Make a little list of what you consider to be the best songs you know, and you’ll probably see one thing that is in common: each song represents a partnership of ideas.
What does that term “partnership of ideas” mean? It refers to the fact that all the various components of a song — the lyrics, the melodies, the chords and so on — work in close collaboration with each other.
If you like starting songs by working with a chord progression, you need to read “Writing a Song From a Chord Progression.” It will give you the pros and cons of this songwriting method, and help you create songs that really work!
In other words, if the words are quirky and odd, you’ll find that the melodies are usually also quirky and odd. The chords might also be a little surprising and unexpected. In the best songs, the different elements that go together to make up that song tend to share similar characteristics.
In that way, great songs are usually even better than the sum of their parts.
What does this all mean to you as a songwriter? You should be able to take any song you write and subject it to a component-by-component analysis, and see similarities. You should be able to see how all the different parts of the song support each other, and present a unified message to your listeners.
Start by taking that little list of the best songs you know, and pull them apart and look for the similarities. Think about the mood and sensibility of the lyric, and then think about how the melody supports it. Think about the chords that are used, and how things might have been different if the writer(s) used different chords.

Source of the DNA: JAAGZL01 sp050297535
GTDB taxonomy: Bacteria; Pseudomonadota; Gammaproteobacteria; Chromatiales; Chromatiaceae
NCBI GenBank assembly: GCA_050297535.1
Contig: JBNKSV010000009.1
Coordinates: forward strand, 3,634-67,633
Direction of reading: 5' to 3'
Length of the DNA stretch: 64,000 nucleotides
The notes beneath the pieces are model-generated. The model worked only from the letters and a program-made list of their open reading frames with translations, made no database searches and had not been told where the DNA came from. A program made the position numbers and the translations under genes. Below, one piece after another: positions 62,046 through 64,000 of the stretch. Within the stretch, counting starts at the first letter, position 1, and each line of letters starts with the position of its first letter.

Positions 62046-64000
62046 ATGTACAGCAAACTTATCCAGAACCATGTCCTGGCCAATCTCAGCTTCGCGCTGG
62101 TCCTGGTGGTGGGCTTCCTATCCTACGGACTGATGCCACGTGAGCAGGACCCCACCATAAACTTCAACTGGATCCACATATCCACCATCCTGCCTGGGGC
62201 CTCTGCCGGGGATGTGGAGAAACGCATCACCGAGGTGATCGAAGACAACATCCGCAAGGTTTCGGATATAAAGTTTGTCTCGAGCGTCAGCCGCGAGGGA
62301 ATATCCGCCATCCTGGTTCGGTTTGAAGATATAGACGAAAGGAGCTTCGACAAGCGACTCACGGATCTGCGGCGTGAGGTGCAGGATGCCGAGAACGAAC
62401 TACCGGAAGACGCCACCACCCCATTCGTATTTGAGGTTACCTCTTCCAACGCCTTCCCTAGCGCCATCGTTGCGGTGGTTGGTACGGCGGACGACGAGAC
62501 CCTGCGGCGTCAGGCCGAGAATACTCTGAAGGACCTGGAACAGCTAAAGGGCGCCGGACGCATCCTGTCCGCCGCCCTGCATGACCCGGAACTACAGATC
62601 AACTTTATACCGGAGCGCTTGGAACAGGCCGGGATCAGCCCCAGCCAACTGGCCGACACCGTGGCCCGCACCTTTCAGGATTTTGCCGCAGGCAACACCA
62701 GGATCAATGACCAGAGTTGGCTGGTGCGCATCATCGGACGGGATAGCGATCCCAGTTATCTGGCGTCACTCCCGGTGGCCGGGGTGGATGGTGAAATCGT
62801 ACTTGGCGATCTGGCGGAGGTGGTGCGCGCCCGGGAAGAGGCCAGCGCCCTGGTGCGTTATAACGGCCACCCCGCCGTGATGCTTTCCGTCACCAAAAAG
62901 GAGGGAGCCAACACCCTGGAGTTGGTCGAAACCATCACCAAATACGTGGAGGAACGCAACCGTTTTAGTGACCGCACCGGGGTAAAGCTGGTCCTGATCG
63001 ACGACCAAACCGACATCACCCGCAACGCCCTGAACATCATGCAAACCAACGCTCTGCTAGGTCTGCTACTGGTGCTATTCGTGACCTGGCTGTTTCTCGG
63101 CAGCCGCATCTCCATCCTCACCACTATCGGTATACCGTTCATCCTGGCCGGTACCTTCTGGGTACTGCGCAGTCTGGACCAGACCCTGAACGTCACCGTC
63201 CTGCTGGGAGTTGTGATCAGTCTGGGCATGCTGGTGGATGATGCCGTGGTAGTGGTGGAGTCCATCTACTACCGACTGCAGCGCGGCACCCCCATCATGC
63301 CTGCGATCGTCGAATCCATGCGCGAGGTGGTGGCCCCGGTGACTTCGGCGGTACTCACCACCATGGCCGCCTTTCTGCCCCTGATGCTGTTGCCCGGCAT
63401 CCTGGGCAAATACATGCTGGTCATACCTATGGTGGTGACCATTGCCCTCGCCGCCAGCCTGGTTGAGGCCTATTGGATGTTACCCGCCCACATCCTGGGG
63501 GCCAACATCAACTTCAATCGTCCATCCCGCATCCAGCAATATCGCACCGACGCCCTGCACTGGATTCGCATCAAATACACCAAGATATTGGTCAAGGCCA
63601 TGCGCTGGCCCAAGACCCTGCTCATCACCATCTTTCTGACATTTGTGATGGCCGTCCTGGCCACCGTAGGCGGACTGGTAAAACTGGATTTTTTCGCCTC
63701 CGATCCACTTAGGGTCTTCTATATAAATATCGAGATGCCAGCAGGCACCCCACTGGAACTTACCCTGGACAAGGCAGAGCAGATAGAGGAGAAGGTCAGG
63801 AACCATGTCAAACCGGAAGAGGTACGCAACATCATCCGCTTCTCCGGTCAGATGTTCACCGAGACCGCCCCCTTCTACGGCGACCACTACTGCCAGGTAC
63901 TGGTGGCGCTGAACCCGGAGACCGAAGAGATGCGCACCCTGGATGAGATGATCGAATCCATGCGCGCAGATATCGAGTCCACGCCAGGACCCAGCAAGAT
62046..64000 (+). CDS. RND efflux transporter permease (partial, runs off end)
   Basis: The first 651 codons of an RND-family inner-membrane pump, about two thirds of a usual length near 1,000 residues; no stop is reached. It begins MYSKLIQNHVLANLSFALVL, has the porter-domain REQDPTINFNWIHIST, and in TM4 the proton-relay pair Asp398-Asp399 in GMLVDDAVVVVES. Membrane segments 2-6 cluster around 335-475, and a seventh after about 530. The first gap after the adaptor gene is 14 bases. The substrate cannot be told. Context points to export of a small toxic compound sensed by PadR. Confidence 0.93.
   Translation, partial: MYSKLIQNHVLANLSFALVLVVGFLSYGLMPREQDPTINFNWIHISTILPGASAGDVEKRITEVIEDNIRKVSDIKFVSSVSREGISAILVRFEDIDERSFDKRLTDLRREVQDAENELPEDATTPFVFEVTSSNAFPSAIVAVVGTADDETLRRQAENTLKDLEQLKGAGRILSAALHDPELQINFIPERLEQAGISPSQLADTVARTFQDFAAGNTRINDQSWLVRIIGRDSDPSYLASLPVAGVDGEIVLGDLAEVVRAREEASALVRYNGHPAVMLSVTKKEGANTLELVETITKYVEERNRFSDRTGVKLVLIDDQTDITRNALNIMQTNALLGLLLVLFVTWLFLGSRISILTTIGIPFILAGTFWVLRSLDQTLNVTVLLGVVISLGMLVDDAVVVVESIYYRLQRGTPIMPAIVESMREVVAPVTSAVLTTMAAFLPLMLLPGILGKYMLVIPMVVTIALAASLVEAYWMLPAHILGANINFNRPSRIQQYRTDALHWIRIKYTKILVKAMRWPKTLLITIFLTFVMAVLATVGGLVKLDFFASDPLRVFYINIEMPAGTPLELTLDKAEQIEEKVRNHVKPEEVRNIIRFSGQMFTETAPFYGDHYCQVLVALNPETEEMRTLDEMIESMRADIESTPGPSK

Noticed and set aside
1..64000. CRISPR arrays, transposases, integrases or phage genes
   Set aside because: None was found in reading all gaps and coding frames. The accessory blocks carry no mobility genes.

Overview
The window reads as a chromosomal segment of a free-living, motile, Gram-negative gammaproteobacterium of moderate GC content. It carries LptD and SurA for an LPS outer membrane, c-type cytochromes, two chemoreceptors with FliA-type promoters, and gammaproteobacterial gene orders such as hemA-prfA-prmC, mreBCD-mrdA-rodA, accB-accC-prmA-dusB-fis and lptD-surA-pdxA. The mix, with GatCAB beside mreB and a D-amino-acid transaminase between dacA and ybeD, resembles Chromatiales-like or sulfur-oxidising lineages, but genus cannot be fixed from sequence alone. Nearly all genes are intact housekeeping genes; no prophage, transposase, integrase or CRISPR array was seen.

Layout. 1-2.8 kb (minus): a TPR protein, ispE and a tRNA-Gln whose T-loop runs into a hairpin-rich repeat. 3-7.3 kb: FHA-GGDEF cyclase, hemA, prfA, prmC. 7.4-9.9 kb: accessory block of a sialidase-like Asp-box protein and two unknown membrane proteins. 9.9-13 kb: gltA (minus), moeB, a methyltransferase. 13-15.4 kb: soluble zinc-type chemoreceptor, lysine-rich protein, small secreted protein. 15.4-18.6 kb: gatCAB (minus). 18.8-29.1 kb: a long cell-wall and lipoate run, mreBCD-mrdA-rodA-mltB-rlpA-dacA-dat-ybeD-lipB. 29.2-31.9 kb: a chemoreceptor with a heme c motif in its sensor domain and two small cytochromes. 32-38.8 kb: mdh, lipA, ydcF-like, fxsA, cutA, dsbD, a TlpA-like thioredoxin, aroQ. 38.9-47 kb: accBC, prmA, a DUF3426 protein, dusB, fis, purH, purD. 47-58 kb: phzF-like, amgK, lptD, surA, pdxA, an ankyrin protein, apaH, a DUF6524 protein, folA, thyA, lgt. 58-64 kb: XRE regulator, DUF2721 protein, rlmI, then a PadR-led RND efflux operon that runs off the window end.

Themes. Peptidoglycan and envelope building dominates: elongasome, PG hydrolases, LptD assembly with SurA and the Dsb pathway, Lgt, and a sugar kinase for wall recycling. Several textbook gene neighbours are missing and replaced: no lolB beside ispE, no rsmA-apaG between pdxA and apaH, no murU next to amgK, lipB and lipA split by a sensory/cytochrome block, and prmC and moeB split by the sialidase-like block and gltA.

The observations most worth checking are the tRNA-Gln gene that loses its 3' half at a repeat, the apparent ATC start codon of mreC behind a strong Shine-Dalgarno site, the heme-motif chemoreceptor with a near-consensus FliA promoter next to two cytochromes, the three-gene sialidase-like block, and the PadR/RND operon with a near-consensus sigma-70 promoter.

Then think about how the subtext of the lyric changes if you think about that song being faster or slower, and how the performer’s choices affected the overall feeling you get from the song.
The more each separate component of a song supports the other components, the stronger the song becomes, and the more impact it makes on the listener.
A great example of a song that pulls all the various elements of a song together to present a unified image to the audience is Led Zeppelin’s “Stairway to Heaven.” The lyrics may be hard to understand, but you certainly get an “impression” from them – a kind of profundity that comes through also in the long slow build of musical energy, and the subsequent change in vocal and instrumental style.
It is definitely worth the time to take a close look at your own songs and hopefully find the ways that the lyrics, melodies, chords and performance style all support each other.
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